Fitness is something I’ve always had a love/hate relationship with. Being an extremely active person with, what feels like at times, limitless energy, I engage in some form of moderate physical activity even on my laziest of days. I grew up in a sports family, used to play hockey more times than there are days in a week, and go for long walks no matter how cold or rainy it may be. One thing I’ve always had a problem with, however, is gaining weight. Despite the high level training I’ve received, the amount of effort I put in, and even my research into nutrition, if I miss even a week of training I notice significant setbacks to my progress. Eventually I grew discouraged and ceased my efforts altogether.
Since October of 2019, thanks to some convincing by my friends, I decided to get back into the workout grind. This time, however, I decided to do it differently. I spent almost the entire month of September researching various workout methods in order to refresh myself and discover new knowledge from my years away. I knew I wanted to involve more body-weight training, and this new word kept popping up. Calisthenics. In all my time working out before, I had never heard the term. After researching it a little more, it appeared to be exactly what I was looking for. Some of the exact workouts were things that I had always wished I could do (like the L-sit or human flag), but I was unaware that they fell into this category of training. So I decided I would find a channel that I liked on YouTube, and follow their guides to see how it would go.
The channel I found featured a guy named Chris Heria, and seeing someone as shredded as he was vouching for this type of training was a good start. To ease myself in, I found a full-body workout that I did each time I went to the gym for the first few months. One thing I liked about calisthenics right off the bat was the fact that you could alter the same workouts to target different muscle groups. For example, the positioning of your hands while doing a push-up can either increase or decrease the difficulty, activating different muscles with each position. I recalled that it’s more effective to train with a variety of workouts, as the body can begin to become used to certain movements over time, so I began to look for new information and positions. This led to the discovery of another channel.
One thing I began to notice while attempting to add new workouts was that I was lacking flexibility, especially in my legs and hips. So, I did what I always do: loaded up YouTube! This time I stumbled upon a page called Calisthenics Movements, which came with a bit of European flair. Once again I filled my brain with hours of video, and came out with a deeper understanding of how the training process actually works. This helped me to create my own workout routines, ones specifically targeted to my exact needs. This was a big difference, as some of the routines before either burned too much fat (I have none and need to gain), or were too advanced for the stage I was at.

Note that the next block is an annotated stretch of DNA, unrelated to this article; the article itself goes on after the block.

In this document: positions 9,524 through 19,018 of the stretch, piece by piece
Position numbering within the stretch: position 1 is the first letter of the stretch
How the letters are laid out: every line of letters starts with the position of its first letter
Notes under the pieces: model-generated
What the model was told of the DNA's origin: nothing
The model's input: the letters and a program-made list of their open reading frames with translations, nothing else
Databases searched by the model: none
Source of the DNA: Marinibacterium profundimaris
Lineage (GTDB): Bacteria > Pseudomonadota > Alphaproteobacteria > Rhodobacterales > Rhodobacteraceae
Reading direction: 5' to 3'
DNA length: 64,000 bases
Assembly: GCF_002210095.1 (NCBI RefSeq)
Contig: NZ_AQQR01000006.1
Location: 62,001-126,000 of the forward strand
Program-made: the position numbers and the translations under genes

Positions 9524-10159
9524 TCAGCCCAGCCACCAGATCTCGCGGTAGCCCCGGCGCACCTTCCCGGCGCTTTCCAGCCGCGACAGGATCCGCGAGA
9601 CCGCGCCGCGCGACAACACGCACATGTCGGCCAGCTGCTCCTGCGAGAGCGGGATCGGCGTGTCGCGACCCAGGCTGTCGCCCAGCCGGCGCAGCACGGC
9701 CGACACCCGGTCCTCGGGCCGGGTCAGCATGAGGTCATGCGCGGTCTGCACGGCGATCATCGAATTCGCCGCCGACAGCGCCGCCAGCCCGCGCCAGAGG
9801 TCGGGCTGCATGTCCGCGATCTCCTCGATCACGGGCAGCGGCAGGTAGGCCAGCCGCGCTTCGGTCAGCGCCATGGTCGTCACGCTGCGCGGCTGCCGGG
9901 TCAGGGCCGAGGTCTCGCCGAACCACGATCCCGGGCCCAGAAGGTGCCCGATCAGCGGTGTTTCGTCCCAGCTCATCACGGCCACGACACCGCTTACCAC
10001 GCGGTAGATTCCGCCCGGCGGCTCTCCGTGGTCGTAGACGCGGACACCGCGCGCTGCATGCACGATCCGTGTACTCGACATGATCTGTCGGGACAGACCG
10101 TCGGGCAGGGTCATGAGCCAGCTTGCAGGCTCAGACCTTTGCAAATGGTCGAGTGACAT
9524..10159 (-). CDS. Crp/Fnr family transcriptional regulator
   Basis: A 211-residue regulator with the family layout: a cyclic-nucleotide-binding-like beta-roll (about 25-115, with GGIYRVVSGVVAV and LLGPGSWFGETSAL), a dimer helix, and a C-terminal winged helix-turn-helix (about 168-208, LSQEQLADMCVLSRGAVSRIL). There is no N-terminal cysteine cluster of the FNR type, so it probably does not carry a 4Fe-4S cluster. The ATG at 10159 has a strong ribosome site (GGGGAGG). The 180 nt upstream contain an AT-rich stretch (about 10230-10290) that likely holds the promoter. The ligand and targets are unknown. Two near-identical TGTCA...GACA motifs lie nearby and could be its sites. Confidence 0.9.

Around this time, I also decided to add some weight-gainer shakes into my routine. I went to GNC and was fortunate enough to meet an employee who was extremely knowledgeable about the products. After I explained my needs and we were able to refine them further, we settled upon a mass-gainer that would be the best fit. I was still a little sceptical in the beginning, so I bought the smallest sized bag and decided to come back if I actually planned to continue with it.
Fortunately, it worked out well, and I went back and picked up a few more bags that would last just over a month. When I went back, I was helped by the same employee. This time, he provided some more valuable information. He touched upon the fact that consistently buying the gainer products would become expensive, and that there was a more efficient way to do things. The gainers are great for short term, he explained, but over the long term you need to break it down further. The carbohydrates and such that make up a bulk of the calories in the gainer, are relatively easy and cheap to come by. It’s the protein that is costly. So by buying solely protein, and adding it in to make gainer shakes at home, you will save yourself money over time. This made a lot of sense, and was my new goal for when I ran out of my current supply.
Update! I’ve just run out of my gainer, and have decided to embark on a new journey. I crunched some numbers and found that the gainer was costing me around $4 a day for 1340 cals and 52g protein. There’s more to it, but that’ll be included later. So if I was really planning to save money by making these gainer shakes at home, I needed to keep it under $4 a day for similar nutritional value. Time to start doing some field work to create the ‘ultimate’ shake for under $4.